[Oberon] monitoring an RS-232 interface.
eas-lab at absamail.co.za
eas-lab at absamail.co.za
Thu Jun 26 20:08:04 CEST 2003
André Fischer wrote:
> Here is a Bluebottle module for tracing. The Bluebottle machine is an
> observer inserted between another machine and the device it is
> supposed to control, for example a box recognizing AT commands.
> Bluebottle is totally transparent.
> It should run on the the latest version of Bluebottle which has the new
> AosV24.Mod - Comments are found at the end of the source:
> "In Bluebottle, the generalization of the serial port support lead to the
> following adjustments" etc.
What's happeing to this project ?
I think that looking before the 'output wires' has limited value.
But being able to see what is realy happening on the 'wires'
makes for a valuable instrument. Which is confirmed by these
eas-lab at absamail.co.za writes:
> >After I get an unintended disconnect during or after ppp negotiation,
> >the next time I try to dial, I see the modem lights respond but I can't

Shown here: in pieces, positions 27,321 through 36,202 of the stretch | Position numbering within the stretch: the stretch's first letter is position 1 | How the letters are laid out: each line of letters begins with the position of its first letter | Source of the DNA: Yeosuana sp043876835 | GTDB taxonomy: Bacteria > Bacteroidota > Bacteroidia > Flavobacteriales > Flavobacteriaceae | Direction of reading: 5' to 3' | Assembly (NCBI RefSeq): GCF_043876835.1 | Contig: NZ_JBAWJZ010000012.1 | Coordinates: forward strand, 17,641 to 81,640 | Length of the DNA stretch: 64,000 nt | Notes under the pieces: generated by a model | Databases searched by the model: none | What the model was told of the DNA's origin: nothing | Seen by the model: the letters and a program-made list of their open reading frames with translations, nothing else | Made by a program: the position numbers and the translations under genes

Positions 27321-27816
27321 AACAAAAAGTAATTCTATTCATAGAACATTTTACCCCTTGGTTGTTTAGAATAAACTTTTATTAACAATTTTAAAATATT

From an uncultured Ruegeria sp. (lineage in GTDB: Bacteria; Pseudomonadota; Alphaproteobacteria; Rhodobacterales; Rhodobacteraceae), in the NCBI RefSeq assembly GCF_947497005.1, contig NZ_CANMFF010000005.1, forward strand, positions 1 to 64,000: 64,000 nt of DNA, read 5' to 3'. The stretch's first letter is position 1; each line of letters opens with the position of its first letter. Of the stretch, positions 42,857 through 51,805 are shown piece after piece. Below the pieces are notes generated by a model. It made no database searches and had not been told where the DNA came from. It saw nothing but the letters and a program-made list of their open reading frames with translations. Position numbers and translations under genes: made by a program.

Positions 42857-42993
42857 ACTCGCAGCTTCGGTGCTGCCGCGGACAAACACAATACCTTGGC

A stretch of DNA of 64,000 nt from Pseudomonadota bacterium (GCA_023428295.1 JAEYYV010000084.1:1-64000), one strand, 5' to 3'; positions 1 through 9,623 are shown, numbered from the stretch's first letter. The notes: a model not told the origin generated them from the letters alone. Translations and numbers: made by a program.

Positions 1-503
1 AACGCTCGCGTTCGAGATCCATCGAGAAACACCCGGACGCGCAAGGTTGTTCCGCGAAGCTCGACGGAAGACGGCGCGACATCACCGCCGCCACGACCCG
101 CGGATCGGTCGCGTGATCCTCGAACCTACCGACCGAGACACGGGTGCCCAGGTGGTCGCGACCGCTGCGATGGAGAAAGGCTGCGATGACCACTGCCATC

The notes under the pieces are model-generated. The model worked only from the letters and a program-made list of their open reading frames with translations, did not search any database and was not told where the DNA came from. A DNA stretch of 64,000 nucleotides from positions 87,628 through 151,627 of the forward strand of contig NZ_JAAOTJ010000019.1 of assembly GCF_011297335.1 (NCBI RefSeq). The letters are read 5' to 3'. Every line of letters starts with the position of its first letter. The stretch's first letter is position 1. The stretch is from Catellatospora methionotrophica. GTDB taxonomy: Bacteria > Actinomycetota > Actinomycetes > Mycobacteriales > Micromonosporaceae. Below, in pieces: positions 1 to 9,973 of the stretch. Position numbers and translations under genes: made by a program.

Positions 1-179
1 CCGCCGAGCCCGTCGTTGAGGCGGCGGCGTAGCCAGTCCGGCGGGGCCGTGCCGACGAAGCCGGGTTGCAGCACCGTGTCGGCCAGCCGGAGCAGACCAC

> >get dial tone. Powering the modem off/on does not solve it.
> Greg wrote:
> Time to connect an RS232 line analyzer and see what commands are
> being sent to the modem and what the modem's responses are.
> I think you'll find that the proper AT commands are being sent to
> dial the modem, and the modem is echoing the characters in the AT
> command, but the modem is not performing the action in the command
> (i.e., going off-hook and dialing the phone number).
> This is usually because the modem has not recognized the characters
> as forming an AT command. Usually due to a speed mismatch: the modem
> is listening for AT commands exclusively at one speed, but the computer
> is sending them at a different speed. Sometimes due to a parity mis-
> match: the computer is sending the Return character at the end of the
> command string, but with parity enabled, so it looks to the modem like
> a graphics character instead of a Return.
> As for the "leaves the port in a funny state", you're probably starting
> at too low of a level. It's far more likely the instance of the serial
> driver which controls the port is in a funny state. The driver software,
> not the hardware, is in a funny state. (though it allowed your process
> to open the port, apply ioctls, and read/write data)
> When you don't get the expected response from the modem, you must start
> troubleshooting at the modem interface. I.e. check the data that the
> modem sees over the RS232 cable. Then use what you learn there to move
> your troubleshooting in the direction of the modem or in the direction
> of the computer.
I think I looked at Aos* sources, and judged the cost/benefit as failing
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